Marine dissolved organic matter (DOM) contains as much carbon as the Earth’s atmosphere and represents a critical component of the global carbon cycle. While we know that microbial processes and activities drive most of Earth’s biogeochemical cycles, those associated with marine DOM cycling are poorly understood. DOE scientists at the Massachusetts Institute of Technology analyzed the responses of microbial communities to high-molecular weight DOM. Following the addition of DOM both cell numbers and a variety of gene transcripts from different microbial groups doubled over a 27 hour period. Gene transcripts that were increased included those associated with sensor systems, phosphate and nitrogen processing, chemotaxis, and motility. The data also indicated that different microbial species played different roles in the partitioning of DOM. These findings suggest that coordinated, cooperative activities of a variety of bacterial “specialists” may be critical in the cycling of marine DOM, emphasizing the importance of microbial community dynamics in the global carbon cycle. The research was led by Edward F. DeLong and has just been published on-line in the Proceedings of the National Academy of Sciences (PNAS).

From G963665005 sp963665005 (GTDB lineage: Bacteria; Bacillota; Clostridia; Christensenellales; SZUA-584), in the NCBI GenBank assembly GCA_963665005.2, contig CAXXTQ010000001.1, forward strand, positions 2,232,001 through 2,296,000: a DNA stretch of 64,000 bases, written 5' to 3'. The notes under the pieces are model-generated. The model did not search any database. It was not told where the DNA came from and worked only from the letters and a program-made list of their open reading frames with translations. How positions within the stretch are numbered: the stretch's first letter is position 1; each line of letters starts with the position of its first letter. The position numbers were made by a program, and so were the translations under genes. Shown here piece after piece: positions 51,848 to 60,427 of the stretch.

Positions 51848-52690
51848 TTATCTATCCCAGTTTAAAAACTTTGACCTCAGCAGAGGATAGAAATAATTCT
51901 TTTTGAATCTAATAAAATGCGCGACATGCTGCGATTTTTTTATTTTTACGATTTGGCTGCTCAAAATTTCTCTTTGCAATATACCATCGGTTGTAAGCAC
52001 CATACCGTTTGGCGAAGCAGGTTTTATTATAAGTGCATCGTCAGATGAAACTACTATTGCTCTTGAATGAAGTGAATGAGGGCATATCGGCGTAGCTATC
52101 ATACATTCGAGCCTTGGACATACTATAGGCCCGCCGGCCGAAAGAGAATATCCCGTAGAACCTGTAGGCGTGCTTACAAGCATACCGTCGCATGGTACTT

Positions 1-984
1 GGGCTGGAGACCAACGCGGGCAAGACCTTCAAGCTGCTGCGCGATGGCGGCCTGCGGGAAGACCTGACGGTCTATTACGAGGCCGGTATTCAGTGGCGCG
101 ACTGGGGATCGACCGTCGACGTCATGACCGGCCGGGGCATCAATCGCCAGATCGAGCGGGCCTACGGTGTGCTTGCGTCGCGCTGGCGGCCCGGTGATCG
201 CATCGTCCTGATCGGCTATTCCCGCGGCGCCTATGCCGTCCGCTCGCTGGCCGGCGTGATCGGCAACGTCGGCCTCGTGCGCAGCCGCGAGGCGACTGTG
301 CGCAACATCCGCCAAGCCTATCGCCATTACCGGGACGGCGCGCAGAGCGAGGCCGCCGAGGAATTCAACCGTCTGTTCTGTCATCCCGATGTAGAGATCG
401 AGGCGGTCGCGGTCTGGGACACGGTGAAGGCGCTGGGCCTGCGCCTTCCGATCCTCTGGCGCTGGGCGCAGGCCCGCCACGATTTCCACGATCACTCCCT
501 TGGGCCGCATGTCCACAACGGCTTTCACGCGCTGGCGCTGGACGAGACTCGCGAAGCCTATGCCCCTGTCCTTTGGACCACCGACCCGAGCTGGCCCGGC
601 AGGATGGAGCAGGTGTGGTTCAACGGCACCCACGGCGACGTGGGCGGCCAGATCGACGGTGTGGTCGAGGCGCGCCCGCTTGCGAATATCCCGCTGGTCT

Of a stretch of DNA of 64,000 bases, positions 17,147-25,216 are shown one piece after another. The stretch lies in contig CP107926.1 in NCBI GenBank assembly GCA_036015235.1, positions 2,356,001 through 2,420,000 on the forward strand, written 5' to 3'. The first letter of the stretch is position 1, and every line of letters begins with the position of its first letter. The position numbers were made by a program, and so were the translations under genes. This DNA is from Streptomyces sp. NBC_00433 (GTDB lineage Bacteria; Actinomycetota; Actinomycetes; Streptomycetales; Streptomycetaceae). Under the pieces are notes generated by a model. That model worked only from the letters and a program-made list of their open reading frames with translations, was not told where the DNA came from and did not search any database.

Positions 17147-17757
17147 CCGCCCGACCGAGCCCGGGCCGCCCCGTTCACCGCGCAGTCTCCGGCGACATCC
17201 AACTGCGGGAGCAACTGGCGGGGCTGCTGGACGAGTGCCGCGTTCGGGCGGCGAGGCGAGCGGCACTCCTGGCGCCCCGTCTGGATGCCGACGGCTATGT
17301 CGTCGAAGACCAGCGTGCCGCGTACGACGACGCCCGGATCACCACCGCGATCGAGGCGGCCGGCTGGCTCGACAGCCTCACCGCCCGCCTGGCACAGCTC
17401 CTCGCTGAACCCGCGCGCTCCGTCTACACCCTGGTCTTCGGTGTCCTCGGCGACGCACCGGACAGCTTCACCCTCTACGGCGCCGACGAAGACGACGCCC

Reference: McCarren, J, Becker, J.W., Repeta, D.J., Shia, Y., Young, C.R., Malmstrom, R.R., Chisholm, S.W. and DeLong, E.F. “Microbial community transcriptomes reveal microbes and metabolic pathways associated with dissolved organic matter turnover in the sea” PNAS (2010) www.pnas.org/cgi/doi/10.1073/pnas.1010732107.
Contact: Dan Drell, SC-23.2, (301) 903-4742
SC-33.2 Biological Systems Science Division, BER
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